Do you know what an Avatar is? It is a name attached to a couple of dozen different things from a movie title to a racehorse. Originally, it was the appearance of a Hindu deity. But, popular today, it is a person making up a character to play in a video game. It becomes the persons alter ego. A person can make up whatever characteristics they want, strength, cunning, intelligence, beauty, whatever. I’m not at all experienced in such things. I’m sure it can be fun, and have its place in video games, but I’ve already been made over, and I didn’t do it myself. You and I, dear Christian, have been made over from the inside out, with a heart change by Jesus Christ. He has been working through all of our years to make us into people who reflect His love. We don’t really need to dream up characteristics that make us great. We have already been made great by the free gift of God’s grace. We are called children of God. There is nothing greater.
Paul uses the expression, “I have become a servant of the Gospel…”(Ephesians 3:7) The Gospel, the Good News, is the great declaration that we are justified and righteous before God by His pure gift of grace, through our faith in Jesus Christ. We are set free from our bondage to sin. Paul is saying, as a prisoner set free, he is not able to be a servant to others with that same grace that he has received. Paul was an apostle and an evangelist, spreading God’s word to city after city around the Mediterranean area. We do not have such a vast territory, but we have received the same Gospel of God’s grace in Jesus Christ. By the very fact of our faith in Jesus, we, too, have become servants of the Gospel. It is the Good News that cannot be contained. In words, and especially in our manner of life, we seek to serve those whom the Lord brings to us. A wonderful title! Be mindful that you, too, are a servant of the Gospel.
We call them “slips of the tongue”, or “putting mouth in gear before the brain in engaged”. It is so easy to speak without thinking of the impact our words have on another. James says that the tongue is the most unruly member of the body. Then Paul gives a good positive directive for guiding what we say. “Let no unwholesome word proceed from your mouth, but only such a word as is good for edification according to the need of the moment, so that it will give grace to those who hear.” (Ephesians 4:29) Do our words give grace? This doesn’t mean that everything we say has to be soft, sweet, and always religious. It does mean that what we say doesn’t hurt another, it is useful, it is truthful, it seek to build up without false flattery, and it is willing to ask forgiveness when we have hurt another. Words are a powerful tool for good or for ill. Let our words seek to give grace to those who hear.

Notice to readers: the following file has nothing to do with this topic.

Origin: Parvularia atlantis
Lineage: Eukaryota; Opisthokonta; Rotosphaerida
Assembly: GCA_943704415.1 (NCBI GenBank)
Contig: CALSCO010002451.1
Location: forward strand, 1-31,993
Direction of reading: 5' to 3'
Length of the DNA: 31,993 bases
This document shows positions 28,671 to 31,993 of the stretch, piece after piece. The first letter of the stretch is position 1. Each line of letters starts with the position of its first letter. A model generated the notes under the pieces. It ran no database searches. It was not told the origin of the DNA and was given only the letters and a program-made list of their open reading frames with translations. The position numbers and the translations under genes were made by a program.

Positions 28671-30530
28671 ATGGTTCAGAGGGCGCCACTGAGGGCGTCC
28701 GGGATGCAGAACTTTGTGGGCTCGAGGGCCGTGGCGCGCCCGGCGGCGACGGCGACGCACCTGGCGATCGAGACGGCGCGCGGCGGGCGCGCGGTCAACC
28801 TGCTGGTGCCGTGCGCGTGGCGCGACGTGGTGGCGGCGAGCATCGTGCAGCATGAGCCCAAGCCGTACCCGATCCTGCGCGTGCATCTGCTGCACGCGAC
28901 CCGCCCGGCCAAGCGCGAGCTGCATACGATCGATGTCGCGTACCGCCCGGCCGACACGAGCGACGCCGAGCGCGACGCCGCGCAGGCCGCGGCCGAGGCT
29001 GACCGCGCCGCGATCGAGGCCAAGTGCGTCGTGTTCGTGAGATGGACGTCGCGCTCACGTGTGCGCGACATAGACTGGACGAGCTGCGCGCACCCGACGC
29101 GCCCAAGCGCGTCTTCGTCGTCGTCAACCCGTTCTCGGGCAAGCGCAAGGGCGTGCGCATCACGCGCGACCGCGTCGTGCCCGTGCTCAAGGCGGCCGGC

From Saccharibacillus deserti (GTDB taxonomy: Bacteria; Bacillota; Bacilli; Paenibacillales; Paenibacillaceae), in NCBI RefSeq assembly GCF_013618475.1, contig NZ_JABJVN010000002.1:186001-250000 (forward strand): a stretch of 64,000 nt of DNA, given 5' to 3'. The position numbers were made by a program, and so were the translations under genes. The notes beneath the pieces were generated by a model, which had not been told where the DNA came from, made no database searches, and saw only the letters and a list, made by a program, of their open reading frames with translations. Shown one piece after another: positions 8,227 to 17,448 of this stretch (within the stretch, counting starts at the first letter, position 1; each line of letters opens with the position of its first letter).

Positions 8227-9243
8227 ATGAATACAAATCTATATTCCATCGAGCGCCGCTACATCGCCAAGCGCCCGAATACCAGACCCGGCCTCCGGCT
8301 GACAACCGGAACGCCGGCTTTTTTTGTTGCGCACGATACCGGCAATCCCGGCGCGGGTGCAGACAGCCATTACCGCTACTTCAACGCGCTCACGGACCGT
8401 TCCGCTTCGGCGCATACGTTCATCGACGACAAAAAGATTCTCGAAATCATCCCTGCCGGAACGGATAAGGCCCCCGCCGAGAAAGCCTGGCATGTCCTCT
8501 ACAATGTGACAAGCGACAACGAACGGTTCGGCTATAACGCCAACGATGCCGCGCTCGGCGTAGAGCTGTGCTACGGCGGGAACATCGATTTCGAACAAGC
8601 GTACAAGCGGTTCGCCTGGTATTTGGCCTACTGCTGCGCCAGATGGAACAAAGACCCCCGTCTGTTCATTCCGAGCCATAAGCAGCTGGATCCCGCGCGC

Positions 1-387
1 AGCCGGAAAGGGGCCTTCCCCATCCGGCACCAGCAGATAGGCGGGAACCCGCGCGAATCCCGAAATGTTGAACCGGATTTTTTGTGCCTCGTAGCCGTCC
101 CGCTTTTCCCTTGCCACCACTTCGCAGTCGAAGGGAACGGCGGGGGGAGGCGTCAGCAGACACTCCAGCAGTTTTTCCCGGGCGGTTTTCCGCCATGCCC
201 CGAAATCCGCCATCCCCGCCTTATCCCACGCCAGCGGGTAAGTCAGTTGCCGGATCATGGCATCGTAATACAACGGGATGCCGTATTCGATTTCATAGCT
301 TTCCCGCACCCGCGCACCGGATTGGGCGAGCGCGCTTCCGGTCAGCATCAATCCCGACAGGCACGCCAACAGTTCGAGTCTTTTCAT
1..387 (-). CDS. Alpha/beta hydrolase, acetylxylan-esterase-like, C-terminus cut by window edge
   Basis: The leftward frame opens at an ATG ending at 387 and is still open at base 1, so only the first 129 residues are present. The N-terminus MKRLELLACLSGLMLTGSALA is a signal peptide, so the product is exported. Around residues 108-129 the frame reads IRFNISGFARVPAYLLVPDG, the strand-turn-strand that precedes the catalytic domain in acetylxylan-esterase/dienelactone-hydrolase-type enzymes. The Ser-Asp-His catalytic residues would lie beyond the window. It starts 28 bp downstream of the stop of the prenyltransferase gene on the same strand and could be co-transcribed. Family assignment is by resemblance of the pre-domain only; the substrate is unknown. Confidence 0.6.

Many of the prophesies of the Old Testament had to be very harsh because of the disobedience of the people. God sent prophet after prophet seeking to turn the hearts of the people back to Him. What is striking to read is how often they will end with words like, “In that day the mountains will drip new wine, and the hills will flow with milk; all the ravines of Judah will run with water. A fountain will flow out of the LORD’s house and will water the valley of acacias. “(Joel 3:18) God take no pleasure in judgment on anyone, but He cannot ignore the sin that is so destructive of people He created. However, God gives the assurance that, in spite of their sin, He will complete the purpose he ordained. People will have to be confronted with God’s judgments, and some may choose to reject His grace, but His hand is always reaching out in love, and He will bring all things to their right conclusion.
“If only we had …..” What an expression of a missed opportunity, whether that of taking advantage of something good presented to us, or our not listening to wisdom that would have kept us from trouble. God said this to His people through the Prophet Isaiah. “I am the LORD your God, who teaches you what is best for you, who directs you in the way you should go. If only you had paid attention to my commands, your peace would have been like a river, your righteousness like the waves of the sea. Your descendants would have been like the sand, your children like its numberless grains; their name would never be cut off nor destroyed from before me.” (48:17-19) Our God is a God of love, forgiveness, and a depth of grace beyond our understanding, but He is also our Maker who knows what is best for our lives. Oh, that we would pay more attention to His Word, and seek Him for every path of life. Then there wouldn’t be so many times we would have to say, “If only we had ….”